easy it would be to circle back to the coast, and then make toward the
south and his own jungle and cabin.
he caught the scent of Numa, for he was traveling up wind.
Presently his quick ears detected the familiar sound of padded feet
and the brushing of a huge, fur-clad body through the undergrowth.
came quietly above the unsuspecting beast and silently stalked him until
he came into a little patch of moonlight.
the quick noose settled and tightened about the tawny throat, and, as he
had done it a hundred times in the past, Tarzan made fast the end to a
strong branch and, while the beast fought and clawed for freedom, dropped
to the ground behind him, and leaping upon the great back, plunged his
long thin blade a dozen times into the fierce heart.
with his foot upon the carcass of Numa, he raised his voice in the awesome
victory cry of his savage tribe.
a moment Tarzan stood irresolute, swayed by conflicting emotions of
loyalty to D'Arnot and a mighty lust for the freedom of his own jungle.
At last the vision of a beautiful face, and the memory of warm lips
crushed to his dissolved the fascinating picture he had been drawing of
his old life.
ape-man threw the warm carcass of Numa across his shoulders and took to
the trees once more.
men upon the veranda had sat for an hour, almost in silence.
had tried ineffectually to converse on various subjects, and always the
thing uppermost in the mind of each had caused the conversation to lapse.
DIEU," said the wagerer at length, "I can endure it no longer.
I am going into the jungle with my express and bring back that mad
will go with you," said one.
I"--"And I"--"And I," chorused the others.
though the suggestion had broken the spell of some horrid nightmare they
hastened to their various quarters, and presently were headed toward the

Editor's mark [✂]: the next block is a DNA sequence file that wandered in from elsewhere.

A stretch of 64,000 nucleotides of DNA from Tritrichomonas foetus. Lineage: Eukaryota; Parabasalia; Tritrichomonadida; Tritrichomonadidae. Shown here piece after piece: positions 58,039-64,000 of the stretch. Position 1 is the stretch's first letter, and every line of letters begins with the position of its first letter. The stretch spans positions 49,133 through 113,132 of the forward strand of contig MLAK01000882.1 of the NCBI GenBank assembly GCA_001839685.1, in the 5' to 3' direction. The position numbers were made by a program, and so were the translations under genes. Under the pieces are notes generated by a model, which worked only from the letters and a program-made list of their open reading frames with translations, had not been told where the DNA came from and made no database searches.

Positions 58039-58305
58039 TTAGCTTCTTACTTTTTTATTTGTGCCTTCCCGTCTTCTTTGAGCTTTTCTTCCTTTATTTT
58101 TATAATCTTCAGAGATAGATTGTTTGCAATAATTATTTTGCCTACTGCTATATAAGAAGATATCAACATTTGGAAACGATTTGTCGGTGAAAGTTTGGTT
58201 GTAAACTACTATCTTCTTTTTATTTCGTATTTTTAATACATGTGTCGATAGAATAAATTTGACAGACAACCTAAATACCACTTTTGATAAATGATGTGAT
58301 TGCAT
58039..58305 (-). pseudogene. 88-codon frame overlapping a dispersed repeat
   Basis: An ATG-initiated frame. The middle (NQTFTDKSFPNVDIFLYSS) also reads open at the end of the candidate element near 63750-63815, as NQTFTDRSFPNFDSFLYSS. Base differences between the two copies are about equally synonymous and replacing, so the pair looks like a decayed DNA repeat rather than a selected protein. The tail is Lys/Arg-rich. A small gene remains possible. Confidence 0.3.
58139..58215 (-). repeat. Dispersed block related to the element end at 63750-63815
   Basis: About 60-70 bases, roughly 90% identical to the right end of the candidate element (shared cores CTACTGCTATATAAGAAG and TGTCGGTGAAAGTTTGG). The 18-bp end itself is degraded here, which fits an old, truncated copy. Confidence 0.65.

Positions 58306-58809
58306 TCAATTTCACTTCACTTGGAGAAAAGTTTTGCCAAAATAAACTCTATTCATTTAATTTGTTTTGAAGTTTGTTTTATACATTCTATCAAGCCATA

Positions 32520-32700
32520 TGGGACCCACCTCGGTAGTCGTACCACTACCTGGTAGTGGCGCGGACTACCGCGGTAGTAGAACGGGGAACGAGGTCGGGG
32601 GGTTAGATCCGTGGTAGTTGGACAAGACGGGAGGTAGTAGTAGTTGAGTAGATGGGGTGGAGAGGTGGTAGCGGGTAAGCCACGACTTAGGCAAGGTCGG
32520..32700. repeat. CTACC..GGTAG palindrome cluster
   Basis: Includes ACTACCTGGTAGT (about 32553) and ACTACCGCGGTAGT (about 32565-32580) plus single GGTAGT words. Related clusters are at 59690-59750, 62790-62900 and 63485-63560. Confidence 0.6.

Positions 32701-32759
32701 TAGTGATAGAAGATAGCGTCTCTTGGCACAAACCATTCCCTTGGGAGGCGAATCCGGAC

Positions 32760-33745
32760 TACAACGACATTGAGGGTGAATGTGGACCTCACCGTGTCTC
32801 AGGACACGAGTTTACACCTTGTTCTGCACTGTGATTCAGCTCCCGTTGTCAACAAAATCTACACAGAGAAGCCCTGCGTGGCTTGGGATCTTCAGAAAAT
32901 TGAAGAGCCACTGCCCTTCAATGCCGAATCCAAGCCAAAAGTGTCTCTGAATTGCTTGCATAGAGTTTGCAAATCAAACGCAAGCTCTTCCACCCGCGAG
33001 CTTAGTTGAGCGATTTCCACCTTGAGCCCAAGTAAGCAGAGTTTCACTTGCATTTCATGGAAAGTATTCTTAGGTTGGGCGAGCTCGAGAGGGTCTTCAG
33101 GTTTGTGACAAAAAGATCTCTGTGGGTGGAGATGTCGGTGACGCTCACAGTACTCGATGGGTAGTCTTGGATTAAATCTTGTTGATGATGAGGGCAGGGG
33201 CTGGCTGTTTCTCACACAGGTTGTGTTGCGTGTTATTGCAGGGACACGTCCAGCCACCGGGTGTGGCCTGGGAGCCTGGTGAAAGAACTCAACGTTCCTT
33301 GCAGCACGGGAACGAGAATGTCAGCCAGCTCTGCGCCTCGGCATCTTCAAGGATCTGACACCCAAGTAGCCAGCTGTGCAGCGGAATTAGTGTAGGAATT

jungle--each one heavily armed.
"God! What was that?" suddenly cried one of the party, an
Englishman, as Tarzan's savage cry came faintly to their ears.
heard the same thing once before," said a Belgian, "when I was
in the gorilla country. My
carriers said it was the cry of a great bull ape who has made a
remembered Clayton's description of the awful roar with which Tarzan had
announced his kills, and he half smiled in spite of the horror which
filled him to think that the uncanny sound could have issued from a human
throat --from the lips of his friend.
the party stood finally near the edge of the jungle, debating as to the
best distribution of their forces, they were startled by a low laugh near
them, and turning, beheld advancing toward them a giant figure bearing a
dead lion upon its broad shoulders.
D'Arnot was thunderstruck, for it seemed impossible that the man could
have so quickly dispatched a lion with the pitiful weapons he had taken,
or that alone he could have borne the huge carcass through the tangled
men crowded about Tarzan with many questions, but his only answer was a
laughing depreciation of his feat.
Tarzan it was as though one should eulogize a butcher for his heroism in
killing a cow, for Tarzan had killed so often for food and for
self-preservation that the act seemed anything but remarkable to him.
But he was indeed a hero in the eyes of these men--men accustomed
to hunting big game.
he had won ten thousand francs, for D'Arnot insisted that he keep it all.
was a very important item to Tarzan, who was just commencing to realize
the power which lay beyond the little pieces of metal and paper which
always changed hands when human beings rode, or ate, or slept, or clothed
themselves, or drank, or worked, or played, or sheltered themselves from